Buying a home: The upfront costs
When taking out a mortgage, there are fees and expenses you need to account for in addition to the property cost. Amidst the stress of applying for a home loan, these can easily be forgotten. Be prepared with our guide below and avoid last-minute panic.
Here are some of the extra costs that you’ll need to consider when you take out a home loan.
- Mortgage application fees – This is a lender fee for setting up a mortgage. Most lenders charge additional fees such as loan service fees costing up to $1000. Be sure to ask your lender to itemise everything and see if they can offer reduced fee deals or package. A good broker will check this for you.
- Mortgage registration fee – This is a government fee for registering your mortgage on the title of your property costing you up to $200.
- Registration of transfer fee – You as the new owner of the property need to be registered at the Land Titles Office. This cost varies significantly across Australia, you can find details of the charges on the website of the state/territory revenue office here.
- Stamp duty – This would be your biggest upfront cost. Stamp duty is a tax by your relevant state or territory government that is calculated based on the price of the property. Special exemptions may apply if you are a first home buyer, read our blog to find out more.
- Lenders Mortgage Insurance – If you don’t have 20% of the property price or the value of the property, the lender will require you to pay for a lenders mortgage insurance policy that covers their risk in the event you default on your repayments and can cost you tens of thousands dollars. However, if you are a legal professional with a practising certificate you could be eligible to have this cost waived.
- Solicitor/conveyancing fees – Your conveyancer or settlement agent should be engaged before you make an offer. They handle the transfer of ownership of the property on your behalf, which can cost up to $2500. This can include:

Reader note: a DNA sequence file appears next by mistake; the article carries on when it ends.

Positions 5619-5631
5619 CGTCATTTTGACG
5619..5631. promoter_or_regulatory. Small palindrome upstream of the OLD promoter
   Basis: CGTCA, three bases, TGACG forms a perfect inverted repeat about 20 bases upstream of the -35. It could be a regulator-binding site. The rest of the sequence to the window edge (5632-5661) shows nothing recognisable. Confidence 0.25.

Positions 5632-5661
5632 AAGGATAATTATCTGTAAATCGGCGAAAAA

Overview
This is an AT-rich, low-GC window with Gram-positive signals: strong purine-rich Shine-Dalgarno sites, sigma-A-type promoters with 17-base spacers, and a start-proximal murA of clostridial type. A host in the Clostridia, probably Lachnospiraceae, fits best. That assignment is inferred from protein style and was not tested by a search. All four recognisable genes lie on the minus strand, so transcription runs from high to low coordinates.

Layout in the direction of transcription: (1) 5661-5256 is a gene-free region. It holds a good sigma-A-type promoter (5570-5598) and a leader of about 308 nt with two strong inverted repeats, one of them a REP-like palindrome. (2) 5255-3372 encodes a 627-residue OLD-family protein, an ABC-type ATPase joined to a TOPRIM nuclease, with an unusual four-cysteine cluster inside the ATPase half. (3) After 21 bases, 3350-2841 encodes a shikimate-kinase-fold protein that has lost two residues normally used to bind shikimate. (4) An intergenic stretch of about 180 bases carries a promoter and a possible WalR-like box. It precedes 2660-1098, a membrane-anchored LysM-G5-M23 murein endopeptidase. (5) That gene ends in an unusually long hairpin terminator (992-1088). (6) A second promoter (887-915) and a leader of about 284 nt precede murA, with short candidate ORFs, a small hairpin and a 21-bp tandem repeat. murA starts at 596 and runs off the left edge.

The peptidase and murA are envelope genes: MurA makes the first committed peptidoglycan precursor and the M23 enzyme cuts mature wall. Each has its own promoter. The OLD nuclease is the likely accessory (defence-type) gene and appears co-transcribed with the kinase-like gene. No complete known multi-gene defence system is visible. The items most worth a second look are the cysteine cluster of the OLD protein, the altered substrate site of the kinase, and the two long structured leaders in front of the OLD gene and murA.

- Completing a property and title search to ensure that the seller is legally entitled to sell.
- Reviewing and exchanging the contract of sale
- Arranging to pay stamp duty
- Organising strata inspections and checking the body corporate records
- Building and pest inspection fees – It is recommended that you organise for these inspections of the property to avoid unexpected issues later such as pest infestations or structural problem. The inspections can set you back by up to $1000, but it’s well worth the cost.
- Set up fees- The costs of connecting your utilities such as electricity or internet and paying any upfront council and water rates can all add up. The amount can vary depending on when you settle and your agreement with the vendor. Also, organising connections for before or day of moving day will make the moving process a breeze. It is recommended to keep aside at least $1000 for these costs but it is wise to check with your conveyancer as well.
- Body corporate fees – If you buy an apartment or Strata Titled property, be sure to request a strata report. This is useful to check if there are any disputes or debts and if it is managed well. In many cases buyers may skip this step and end up with an unpleasant surprise. A strata office or your lawyer can do the search for you and provide you with legal advice. The strata report can cost around $400 plus any extra legal fees depending on your situation.
- Maintenance costs – Don’t forget to make provision for unexpected maintenance on your home, even if you decide not to undertake significant renovations. Maintenance costs can include lawn care, plumbing and small repairs.
- Moving/furniture costs – Depending on whether you are moving with existing furniture or purchasing new furniture, the costs of this can add a few thousand dollars to your upfront costs.
- Home & contents insurance – Most homeowners insure their home and contents against a range of threats including burglary, fire and storm. If you have a mortgage, building insurance is compulsory can cost $1000 a year. Contents insurance, however, is not mandatory but recommended.
- Life and income protection insurance – Although this is not compulsory, you should consider protecting yourself and your income while you have a mortgage. Income protection provides cover in case you cannot perform your usual occupation due to sickness or injury. Life insurance on the other hand can provide money to your nominated beneficiaries in the event of your death or diagnosis of illness to cover outstanding mortgage or debts.
It’s a long list of fees we get it! Don’t be overwhelmed, a lot of these costs can vary and a good broker will try to reduce your mortgage and bank fees as far as possible. Speak to our team today to find out what the best home loan option is for you.
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